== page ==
A man dresses as his dead sister to help his grieving mum

A video about a man in his fifties “to help his mentally ill mum cope with the death of his sister” is being widely shared on Chinese social media.

Pear Video’s film about the unnamed man has received over on Weibo alone and is also being shared by .

The video shows the man from Guilin in the Guangxi region, tending to his elderly mother whilst wearing a traditional cheongsam dress.

He Pear Video that he started dressing as a woman after his mother began to show signs of mental illness following the death of her daughter.

He added that his mother was immediately convinced that her daughter had come back.

“She was so happy, so I kept doing it,” he said.

“I’ve basically been living as a woman ever since,” he added. “I don’t own any men’s clothing.”

In the video his mother refers to her son saying: “She is my daughter. When my other daughter died she became my daughter.”

The man said he is not concerned about what people think because he is “doing it for his mother”.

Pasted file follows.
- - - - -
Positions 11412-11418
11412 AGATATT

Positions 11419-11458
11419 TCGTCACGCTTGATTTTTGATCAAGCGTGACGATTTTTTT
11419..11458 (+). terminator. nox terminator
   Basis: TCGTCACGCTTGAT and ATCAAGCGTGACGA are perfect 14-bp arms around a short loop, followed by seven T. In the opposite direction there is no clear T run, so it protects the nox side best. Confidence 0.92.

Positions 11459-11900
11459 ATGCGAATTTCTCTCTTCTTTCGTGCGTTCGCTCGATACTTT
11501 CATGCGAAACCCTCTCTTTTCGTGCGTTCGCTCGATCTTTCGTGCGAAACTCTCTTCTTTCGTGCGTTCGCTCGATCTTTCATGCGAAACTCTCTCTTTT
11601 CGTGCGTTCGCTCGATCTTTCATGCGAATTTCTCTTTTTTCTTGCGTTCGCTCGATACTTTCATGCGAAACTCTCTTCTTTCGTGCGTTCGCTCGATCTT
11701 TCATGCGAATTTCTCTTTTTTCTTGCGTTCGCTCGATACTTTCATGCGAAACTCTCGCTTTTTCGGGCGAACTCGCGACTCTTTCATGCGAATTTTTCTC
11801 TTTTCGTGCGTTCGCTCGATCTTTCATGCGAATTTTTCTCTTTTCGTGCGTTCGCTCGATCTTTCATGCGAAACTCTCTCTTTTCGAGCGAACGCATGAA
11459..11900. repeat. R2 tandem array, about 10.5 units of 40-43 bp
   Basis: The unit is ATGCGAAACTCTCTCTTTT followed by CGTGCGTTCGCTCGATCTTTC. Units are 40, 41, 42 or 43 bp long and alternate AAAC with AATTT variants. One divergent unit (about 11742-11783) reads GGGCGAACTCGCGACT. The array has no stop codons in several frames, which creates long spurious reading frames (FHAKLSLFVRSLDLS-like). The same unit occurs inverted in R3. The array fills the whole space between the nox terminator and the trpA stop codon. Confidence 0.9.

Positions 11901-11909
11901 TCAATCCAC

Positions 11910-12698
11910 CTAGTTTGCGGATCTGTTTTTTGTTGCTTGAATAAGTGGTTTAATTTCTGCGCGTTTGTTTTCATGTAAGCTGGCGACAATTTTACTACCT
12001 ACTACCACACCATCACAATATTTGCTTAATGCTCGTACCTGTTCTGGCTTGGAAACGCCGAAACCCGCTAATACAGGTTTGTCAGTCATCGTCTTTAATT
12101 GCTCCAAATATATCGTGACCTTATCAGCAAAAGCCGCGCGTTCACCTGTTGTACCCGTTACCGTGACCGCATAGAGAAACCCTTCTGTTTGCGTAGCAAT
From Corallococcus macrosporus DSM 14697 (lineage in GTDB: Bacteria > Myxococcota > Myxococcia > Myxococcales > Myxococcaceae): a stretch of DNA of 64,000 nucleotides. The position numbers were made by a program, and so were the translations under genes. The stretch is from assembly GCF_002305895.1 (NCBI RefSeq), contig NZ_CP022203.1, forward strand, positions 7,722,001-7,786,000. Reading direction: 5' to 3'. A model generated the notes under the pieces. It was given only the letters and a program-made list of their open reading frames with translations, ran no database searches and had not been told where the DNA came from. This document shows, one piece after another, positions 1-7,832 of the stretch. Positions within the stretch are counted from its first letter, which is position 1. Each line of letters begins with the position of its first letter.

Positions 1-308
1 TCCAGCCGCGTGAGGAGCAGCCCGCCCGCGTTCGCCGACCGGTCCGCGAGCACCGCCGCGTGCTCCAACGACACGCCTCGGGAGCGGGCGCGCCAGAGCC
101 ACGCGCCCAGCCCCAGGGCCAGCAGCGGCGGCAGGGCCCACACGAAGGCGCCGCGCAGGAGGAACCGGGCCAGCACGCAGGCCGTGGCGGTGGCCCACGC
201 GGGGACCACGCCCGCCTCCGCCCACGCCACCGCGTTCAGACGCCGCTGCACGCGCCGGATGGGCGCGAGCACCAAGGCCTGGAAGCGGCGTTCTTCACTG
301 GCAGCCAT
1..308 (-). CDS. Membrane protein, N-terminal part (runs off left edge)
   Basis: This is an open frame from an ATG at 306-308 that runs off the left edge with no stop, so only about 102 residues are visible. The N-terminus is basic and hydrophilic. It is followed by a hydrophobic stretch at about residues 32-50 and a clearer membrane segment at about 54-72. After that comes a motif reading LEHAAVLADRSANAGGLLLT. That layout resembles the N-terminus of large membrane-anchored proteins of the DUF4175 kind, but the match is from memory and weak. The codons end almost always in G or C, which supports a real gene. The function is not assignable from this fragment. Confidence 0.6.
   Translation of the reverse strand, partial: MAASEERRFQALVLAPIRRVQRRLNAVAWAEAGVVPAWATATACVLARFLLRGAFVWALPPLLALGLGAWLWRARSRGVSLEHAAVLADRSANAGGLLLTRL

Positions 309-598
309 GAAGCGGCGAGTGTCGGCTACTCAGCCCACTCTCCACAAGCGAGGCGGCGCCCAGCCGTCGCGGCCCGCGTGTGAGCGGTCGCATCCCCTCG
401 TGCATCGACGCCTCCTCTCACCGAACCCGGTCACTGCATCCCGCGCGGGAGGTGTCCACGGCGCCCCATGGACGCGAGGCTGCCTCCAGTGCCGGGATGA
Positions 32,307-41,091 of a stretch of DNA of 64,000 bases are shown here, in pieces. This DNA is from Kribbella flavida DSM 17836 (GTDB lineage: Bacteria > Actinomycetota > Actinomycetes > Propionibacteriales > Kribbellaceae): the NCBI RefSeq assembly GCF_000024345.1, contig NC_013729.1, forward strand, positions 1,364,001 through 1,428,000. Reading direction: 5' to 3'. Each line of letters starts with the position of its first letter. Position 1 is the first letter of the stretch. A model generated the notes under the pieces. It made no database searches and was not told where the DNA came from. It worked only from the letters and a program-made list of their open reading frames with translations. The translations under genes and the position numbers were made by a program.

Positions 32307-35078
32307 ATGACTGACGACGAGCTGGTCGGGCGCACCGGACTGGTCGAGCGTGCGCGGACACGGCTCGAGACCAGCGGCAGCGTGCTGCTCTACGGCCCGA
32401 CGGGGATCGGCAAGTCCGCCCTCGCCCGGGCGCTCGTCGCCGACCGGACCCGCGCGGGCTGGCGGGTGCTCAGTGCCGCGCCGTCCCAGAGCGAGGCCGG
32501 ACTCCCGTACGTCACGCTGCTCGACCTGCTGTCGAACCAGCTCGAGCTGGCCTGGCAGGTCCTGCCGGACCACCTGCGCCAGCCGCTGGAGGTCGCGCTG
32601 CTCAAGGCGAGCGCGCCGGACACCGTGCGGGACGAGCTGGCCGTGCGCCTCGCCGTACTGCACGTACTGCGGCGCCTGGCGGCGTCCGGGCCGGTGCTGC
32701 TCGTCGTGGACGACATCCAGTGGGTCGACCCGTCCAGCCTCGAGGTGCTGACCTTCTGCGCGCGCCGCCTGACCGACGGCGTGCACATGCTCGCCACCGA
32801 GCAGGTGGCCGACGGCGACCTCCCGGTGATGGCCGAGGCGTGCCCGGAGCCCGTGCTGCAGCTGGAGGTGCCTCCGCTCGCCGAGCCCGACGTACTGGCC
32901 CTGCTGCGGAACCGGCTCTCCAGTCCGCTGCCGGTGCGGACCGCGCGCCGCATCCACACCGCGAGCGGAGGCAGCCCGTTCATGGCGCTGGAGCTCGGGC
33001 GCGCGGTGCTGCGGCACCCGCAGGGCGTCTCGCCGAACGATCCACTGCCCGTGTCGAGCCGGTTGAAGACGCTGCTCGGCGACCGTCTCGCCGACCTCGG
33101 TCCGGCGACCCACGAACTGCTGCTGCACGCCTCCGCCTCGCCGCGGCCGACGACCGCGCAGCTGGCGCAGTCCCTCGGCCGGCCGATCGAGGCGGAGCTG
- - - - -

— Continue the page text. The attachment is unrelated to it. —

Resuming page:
“Why would I be afraid of people laughing at me?” he added.

Thousands have responded to the posts on Sina Weibo with many using the hashtag

Some posters saying it made them “very moved” and that the son’s behaviour is “truly filial”.

“To make his mother happy, he dressed as a woman for 20 years. It doesn’t matter how you view this, you have to praise this man for his filial piety!” one .

“This is a real man” another user writes.

“I think he looks pretty as a woman,” one remarks beneath the video.

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But other users were more critical.

One that the “mother has been successful in controlling her son” and another “is this filial piety or is he looking for an excuse to be a transvestite?”.

“Has this mother not asked where her son has got to?” asks another .

Filial piety

Respect towards parents, elders and ancestors is considered a key value in Chinese society and culture, and is commonly the subject of debate on Chinese social media.

The concept goes back to 400 BC and is a core virtue of Confucianism, described in the early works of China’s best-known philosopher.

Filial piety was one of the main criteria for the selection of officials as early as the Han Dynasty (from 206 BC to AD 220).

“You should be filial, but to this extent, it’s going to be hard for people to match,” one user .

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